Helping staff return to work
Bringing an employee with disability back into your team can be a rewarding experience. It can also be very good for business. It does, however, require some simple planning by both you and the employee.
Step 1: Meet with your employee
Your employee is the best source of information about his or her abilities and limitations resulting from disability. You should meet with your employee to discuss these abilities and limitations. Ask your employee if his or her doctor has provided an approved date to return to work. Discuss whether or not your employee is required to ease back into work on reduced days or hours or on restricted duties.
Step 2: Review the essential tasks of the job
Review the tasks that must be completed to get the job done. This information can usually be found in your employee’s job description. Review the job description with your employee. Check if your employee is able to complete the essential tasks. Discuss if there are any workplace changes that can be made to help your employee do the job.
Step 3: Make workplace changes or adjustments
If changes are required to the workplace, including essential tools, make these changes before your employee returns to work. These changes may include:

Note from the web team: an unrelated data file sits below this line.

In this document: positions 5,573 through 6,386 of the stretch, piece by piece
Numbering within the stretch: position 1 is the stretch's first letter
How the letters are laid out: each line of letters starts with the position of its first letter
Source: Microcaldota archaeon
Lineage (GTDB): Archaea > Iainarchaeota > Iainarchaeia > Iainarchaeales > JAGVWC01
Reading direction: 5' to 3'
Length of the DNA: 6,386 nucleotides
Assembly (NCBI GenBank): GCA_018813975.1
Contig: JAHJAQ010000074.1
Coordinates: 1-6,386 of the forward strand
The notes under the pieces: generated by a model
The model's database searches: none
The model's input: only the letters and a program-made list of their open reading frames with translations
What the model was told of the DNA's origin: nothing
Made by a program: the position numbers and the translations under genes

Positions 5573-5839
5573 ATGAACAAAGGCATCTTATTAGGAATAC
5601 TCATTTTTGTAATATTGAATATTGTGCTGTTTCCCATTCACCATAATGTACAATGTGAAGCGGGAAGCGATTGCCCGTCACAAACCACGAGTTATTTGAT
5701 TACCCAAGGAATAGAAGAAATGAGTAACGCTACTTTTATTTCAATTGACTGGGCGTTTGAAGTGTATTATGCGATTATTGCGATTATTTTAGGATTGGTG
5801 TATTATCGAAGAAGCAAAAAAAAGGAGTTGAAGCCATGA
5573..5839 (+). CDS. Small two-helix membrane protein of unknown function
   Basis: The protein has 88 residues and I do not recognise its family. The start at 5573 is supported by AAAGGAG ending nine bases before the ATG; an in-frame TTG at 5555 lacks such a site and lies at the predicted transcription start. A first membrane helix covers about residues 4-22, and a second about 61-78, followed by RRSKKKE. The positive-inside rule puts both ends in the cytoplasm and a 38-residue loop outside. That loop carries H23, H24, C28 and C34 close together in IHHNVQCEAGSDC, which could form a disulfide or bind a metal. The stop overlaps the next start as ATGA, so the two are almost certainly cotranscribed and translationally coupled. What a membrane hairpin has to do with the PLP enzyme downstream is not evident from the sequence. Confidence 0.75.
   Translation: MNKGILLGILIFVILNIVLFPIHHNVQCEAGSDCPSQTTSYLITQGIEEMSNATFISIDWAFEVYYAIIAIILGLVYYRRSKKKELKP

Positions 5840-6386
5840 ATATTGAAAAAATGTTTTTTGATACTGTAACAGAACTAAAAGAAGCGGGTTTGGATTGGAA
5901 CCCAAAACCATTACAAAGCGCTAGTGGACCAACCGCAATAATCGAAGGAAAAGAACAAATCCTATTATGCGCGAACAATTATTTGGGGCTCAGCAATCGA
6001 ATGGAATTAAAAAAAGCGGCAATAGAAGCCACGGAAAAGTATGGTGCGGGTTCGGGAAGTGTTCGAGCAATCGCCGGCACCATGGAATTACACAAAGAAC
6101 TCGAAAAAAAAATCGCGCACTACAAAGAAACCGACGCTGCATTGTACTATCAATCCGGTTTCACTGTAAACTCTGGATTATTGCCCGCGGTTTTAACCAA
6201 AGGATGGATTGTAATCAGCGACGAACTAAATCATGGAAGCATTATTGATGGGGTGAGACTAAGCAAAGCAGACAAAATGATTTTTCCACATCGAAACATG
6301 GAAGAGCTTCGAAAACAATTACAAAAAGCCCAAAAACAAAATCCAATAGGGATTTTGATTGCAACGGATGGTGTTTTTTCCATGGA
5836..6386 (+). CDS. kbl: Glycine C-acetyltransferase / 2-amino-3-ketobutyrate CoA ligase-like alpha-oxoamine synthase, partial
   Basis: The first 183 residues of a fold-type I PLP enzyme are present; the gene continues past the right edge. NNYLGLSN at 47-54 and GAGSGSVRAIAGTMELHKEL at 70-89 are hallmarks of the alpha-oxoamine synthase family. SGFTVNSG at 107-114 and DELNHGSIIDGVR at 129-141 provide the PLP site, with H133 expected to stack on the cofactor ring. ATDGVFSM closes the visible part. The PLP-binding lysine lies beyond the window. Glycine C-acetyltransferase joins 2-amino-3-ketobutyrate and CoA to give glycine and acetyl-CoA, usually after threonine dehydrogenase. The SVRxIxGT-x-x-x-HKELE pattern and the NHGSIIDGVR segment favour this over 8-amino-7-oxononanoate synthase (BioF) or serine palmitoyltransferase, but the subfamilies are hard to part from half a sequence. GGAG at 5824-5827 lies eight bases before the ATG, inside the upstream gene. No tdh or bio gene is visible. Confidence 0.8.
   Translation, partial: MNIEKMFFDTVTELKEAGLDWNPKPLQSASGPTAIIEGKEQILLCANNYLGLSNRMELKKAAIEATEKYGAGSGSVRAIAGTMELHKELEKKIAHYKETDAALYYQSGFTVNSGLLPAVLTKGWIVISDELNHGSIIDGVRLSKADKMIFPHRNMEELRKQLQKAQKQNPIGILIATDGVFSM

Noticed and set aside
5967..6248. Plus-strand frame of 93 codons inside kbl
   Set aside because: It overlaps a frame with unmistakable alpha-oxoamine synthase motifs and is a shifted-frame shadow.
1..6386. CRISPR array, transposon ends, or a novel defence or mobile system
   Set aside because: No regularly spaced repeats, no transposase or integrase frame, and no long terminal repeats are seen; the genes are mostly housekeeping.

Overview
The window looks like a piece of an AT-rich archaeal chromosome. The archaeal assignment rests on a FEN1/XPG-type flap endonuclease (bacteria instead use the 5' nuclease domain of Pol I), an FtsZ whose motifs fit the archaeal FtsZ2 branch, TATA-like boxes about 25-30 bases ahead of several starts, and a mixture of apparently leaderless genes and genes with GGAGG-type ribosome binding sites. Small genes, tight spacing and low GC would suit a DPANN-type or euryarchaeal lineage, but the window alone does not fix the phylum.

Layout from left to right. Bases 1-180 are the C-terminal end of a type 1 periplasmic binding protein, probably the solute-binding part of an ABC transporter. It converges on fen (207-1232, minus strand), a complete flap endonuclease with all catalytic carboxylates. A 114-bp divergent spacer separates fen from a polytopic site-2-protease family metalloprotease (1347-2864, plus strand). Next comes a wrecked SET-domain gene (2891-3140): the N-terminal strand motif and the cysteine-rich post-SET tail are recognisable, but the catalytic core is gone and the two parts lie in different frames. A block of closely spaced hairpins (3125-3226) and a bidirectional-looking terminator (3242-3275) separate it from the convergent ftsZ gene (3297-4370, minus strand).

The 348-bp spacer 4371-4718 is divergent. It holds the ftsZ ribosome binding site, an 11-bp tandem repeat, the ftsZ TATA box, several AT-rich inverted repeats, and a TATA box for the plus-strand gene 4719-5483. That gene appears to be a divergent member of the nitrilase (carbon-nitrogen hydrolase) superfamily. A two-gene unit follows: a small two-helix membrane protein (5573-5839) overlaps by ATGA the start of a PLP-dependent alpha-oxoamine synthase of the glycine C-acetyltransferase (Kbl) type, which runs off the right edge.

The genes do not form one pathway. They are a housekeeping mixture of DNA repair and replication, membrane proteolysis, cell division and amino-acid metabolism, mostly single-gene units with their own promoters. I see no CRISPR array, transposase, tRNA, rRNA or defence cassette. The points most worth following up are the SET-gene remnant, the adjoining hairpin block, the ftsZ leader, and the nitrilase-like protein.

- adjustable desks and chairs
- adjustable counters and worktops
- larger monitor screens
- modified keyboards
- telephone adaptations including headsets
- task rotation within your employee’s duty list to accommodate any new tolerances
- changes to the organisation of standard breaks
- the introduction of timetables and checklists.
Step 4: Agree on a ‘Return to Work’ plan
A ‘Return to Work’ plan may be prepared by your organisation or a rehabilitation professional. Such a plan could include:
- your employee’s job title
- a summary of your employee’s duties
- starting and finishing times
- break times
- any specific restrictions or recommendations (listed on your employee’s medical certificate)
- the supervisors or managers responsible for monitoring your employee’s return to work
- a time schedule for increasing your employee’s workload (if a gradual return to work is recommended).
Clearly explain the plan to your employee and have him or her sign the plan to show that he or she agrees to it and understands the obligations within the plan.
Step 5: Consider rebuilding skills with training
Some employees may require retraining or refresher courses on their existing jobs skills. Other employees may need to return to a job with modified work tasks. Training may allow these employees to take on new tasks and demonstrate flexibility in the workplace.
Step 6: Consider a mentoring or buddy program
Mentoring or buddy programs can help your employee in his or her return to work. These programs focus on building supportive relationships between workmates.
Step 7: Ensure other team members are understanding
Remember: If an employee discloses a disability, you are required to keep all information about the disability confidential. In order to share information about an employee’s disability, you must get written consent from the employee.
A successful return to work requires clear and appropriate communication about workplace changes with all team members. This avoids any misunderstandings. Disability awareness training may also assist your management and staff.